More GOP Senators Plan to Vote Against Trump’s Border-Wall Emergency

Asked whether he feels pressure from fellow Republicans amid all their criticism, Sen. Rand Paul shrugged and answered: “Uh, no.” | Bryan Woolston/AP Photo
Bryan Woolston/AP Photo
NEIL MUNRO

Sen. Rand Paul has joined the list of GOP Senators who are abandoning Majority Leader Mitch McConnell’s pledge to support the border emergency declaration by President Donald Trump.

“I can’t vote to give the president the power to spend money that hasn’t been appropriated by Congress,” Paul told a home-state audience at Western Kentucky University’s Augenstein Alumni Center on May 2. “We may want more money for border security, but Congress didn’t authorize it. If we take away those checks and balances, it’s a dangerous thing,” he said, according to the Bowling Green Daily News.

Paul is the fifth GOP Senator who says he will oppose Trump’s emergency declaration. His vote will allow Democrats to get a resolution against emergency spending through the Senate with a vote or two to spare.

But Trump’s emergency declaration is expected to survive because Trump can veto the Democrats’ resolution against the emergency.

Trump is using the emergency declaration to redirect several billion dollars of appropriated funds to help build additional miles of border wall. The declaration comes after the D.C. establishment largely blocked Trump’s 2016 mandate for immigration reform. The GOP and Democratic establishments have done little to reverse the rising death toll from smuggled drugs, little to stop the rising inflow of low-wage economic migrants, and little to reverse the chaotic diversity in blue-collar neighborhoods which is being caused by the establishment’s cheap-labor immigration policy.

Democrats need support from 20 GOP Senators to get the 67 votes needed to override Trump’s veto.

McConnell agreed to support the border emergency and the associated funding for the border-wall, in exchange for Trump’s support of GOP’s botched 2019 budget agreement with the Democrats. The deal provided Trump with money for just 55 miles of wall, and conditions that allow Democrats to block construction until October.

Trump, however, is pushing hard against Senators who have helped block his wall since early 2017. “It is a very dangerous thing for people to be voting against border security for anybody, including Republicans,” Trump said in a February 28 interview on Fox News. “I really think that Republicans that vote against border security and the wall … I think they put themselves at great jeopardy.”

On March 1, Vice President Mike Pence told the CPAC audience:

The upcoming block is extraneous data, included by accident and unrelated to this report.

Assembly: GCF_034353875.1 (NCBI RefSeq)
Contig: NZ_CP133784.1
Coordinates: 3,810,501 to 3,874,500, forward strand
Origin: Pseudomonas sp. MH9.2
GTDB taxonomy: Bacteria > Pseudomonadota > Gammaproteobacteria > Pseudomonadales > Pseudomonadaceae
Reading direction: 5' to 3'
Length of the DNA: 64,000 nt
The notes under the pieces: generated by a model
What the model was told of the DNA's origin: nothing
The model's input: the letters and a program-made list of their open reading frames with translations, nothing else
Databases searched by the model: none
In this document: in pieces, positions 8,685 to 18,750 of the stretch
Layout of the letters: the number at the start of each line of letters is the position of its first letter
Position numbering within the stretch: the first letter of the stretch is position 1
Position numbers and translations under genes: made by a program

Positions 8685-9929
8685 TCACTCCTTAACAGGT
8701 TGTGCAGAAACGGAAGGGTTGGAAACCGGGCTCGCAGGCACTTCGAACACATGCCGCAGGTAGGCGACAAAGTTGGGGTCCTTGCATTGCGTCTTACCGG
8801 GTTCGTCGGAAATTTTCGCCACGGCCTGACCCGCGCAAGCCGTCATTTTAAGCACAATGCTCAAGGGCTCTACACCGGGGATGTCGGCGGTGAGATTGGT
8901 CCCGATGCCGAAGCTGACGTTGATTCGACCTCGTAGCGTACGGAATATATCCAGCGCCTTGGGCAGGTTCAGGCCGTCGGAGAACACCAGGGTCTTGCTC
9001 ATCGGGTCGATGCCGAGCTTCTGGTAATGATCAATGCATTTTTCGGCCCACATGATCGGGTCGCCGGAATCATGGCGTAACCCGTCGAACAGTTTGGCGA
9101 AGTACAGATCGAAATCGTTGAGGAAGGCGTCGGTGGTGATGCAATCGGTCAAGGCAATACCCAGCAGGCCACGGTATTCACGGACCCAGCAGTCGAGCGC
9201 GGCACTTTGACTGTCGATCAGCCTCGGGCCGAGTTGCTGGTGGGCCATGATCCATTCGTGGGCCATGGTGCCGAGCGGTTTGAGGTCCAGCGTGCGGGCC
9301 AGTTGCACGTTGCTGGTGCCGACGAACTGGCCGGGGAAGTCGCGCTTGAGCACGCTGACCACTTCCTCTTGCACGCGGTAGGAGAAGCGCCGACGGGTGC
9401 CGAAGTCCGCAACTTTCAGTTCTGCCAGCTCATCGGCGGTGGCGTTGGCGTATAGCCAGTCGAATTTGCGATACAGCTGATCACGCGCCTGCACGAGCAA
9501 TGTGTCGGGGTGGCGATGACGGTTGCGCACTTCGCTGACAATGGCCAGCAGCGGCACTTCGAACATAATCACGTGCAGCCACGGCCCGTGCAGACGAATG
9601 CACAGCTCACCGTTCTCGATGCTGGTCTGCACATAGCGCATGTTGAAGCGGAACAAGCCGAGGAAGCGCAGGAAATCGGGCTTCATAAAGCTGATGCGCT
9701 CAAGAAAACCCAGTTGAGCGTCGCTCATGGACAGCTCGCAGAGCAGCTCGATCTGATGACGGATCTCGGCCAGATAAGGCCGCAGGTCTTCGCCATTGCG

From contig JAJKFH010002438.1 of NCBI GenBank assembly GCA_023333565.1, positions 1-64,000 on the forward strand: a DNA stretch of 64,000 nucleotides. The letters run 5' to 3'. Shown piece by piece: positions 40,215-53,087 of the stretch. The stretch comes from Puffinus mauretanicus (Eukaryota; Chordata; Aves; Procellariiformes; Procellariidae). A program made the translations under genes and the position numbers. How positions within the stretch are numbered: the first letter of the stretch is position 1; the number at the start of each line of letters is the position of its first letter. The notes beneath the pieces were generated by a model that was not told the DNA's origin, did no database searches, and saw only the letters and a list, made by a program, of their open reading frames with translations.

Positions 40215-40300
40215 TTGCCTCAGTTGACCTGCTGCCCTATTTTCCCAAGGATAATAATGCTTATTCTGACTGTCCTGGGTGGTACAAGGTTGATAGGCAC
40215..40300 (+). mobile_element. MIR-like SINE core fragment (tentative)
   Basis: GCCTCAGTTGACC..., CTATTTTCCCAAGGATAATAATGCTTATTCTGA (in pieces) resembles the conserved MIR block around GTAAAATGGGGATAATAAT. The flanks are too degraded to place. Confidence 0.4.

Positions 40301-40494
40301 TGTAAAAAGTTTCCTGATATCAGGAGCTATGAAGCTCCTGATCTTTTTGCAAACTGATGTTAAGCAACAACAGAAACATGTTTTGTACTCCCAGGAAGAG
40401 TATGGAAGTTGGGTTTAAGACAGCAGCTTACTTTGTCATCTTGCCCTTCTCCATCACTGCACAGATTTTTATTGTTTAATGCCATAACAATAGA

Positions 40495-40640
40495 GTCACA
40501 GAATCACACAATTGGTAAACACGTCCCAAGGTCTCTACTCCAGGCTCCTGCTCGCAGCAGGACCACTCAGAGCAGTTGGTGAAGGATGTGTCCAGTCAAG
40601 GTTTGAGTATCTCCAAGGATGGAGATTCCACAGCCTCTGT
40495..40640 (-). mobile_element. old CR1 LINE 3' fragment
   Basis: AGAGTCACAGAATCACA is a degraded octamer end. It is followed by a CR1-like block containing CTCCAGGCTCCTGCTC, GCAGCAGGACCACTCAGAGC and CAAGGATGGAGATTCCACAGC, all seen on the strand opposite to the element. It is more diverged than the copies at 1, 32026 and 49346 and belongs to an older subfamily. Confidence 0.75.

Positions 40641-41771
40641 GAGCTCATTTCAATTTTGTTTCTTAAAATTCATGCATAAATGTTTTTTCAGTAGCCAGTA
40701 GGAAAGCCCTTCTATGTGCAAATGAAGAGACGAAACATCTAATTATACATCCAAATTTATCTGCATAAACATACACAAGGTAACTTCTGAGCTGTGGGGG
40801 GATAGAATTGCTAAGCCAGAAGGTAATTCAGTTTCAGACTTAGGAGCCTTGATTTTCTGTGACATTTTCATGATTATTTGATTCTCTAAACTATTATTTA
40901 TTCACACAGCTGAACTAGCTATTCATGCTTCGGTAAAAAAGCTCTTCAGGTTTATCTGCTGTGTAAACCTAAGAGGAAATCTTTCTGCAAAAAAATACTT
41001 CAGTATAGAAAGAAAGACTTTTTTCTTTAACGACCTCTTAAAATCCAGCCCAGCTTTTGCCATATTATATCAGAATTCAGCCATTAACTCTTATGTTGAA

President Trump used his authority under the law to declare a national emergency on our southern border, but now Democrats are trying to stop the president from exercising the authority that the Congress gave him to address this real crisis. So today, we call on every member of Congress. Stand up for border security. Stop playing politics with the security of the American people, and stand with President Trump for a stronger and safer America.

Trump “has got sufficient funding without a national emergency,” Sen. Lamar Alexander said after a February 28 speech on the Senate floor. “He can build a wall and avoid a dangerous precedent,” said Alexander, who has been a member of the GOP’s cheap-labor caucus since at least 2013, when he backed the “Gang of Eight” amnesty.” Trump’s emergency is “unnecessary, unwise and inconsistent with the Constitution,” said Alexander, who is not running for election in 2020.

Several GOP Senators have explained why they will not support the President’s border defense plan. According to Politico:

Alexander is just one of about 10 senators who are committed to blocking the president’s move or are considering doing so, suggesting the White House has a ways to go to avoid a public split in the party and a Trump veto.

“The president can get way more money than he’s even asking for without setting the Constitution on its head,” said this undecided senator, who requested anonymity to speak frankly. “I am very, very skeptical about the precedent this makes.”

If Trump doesn’t back down, there is still deep reluctance in the GOP to becoming the 51st vote for the disapproval resolution that the Senate is expected to vote on in March. So far, Sens. Thom Tillis of North Carolina, Lisa Murkowski of Alaska and Susan Collins of Maine are the only Republicans who have said they would support blocking Trump on his plans to seize billions from military projects.

“The question before us is not whether to support or oppose the wall. It is not whether to support or oppose President Trump,” Collins said, according to RollCall.com. “Rather, it is this: do we want the executive branch, now or in the future, to hold the power that the founders deliberately entrusted to Congress?”

Other Senators are dodging the issue. According to the Hill:

“I think it’s clear that people want to see the final documentation and they want to know the specific statutory basis,” said Sen. John Kennedy (R-La.), who is expected to back Trump.  Asked how they would vote on the resolution of disapproval, both Sens. Ron Johnson (R-Wis.) and James Lankford (R-Okla.) demurred, noting that they hadn’t yet seen a detailed list indicating from where the White House plans to divert funds.

Texas Sen. Ted Cruz is also hinting at opposition.  “I have long believed and advocated that every president, Republican and Democrat, should act consistent with the Constitution and federal law, and I’m assessing those legal authorities right now,” he said.

 

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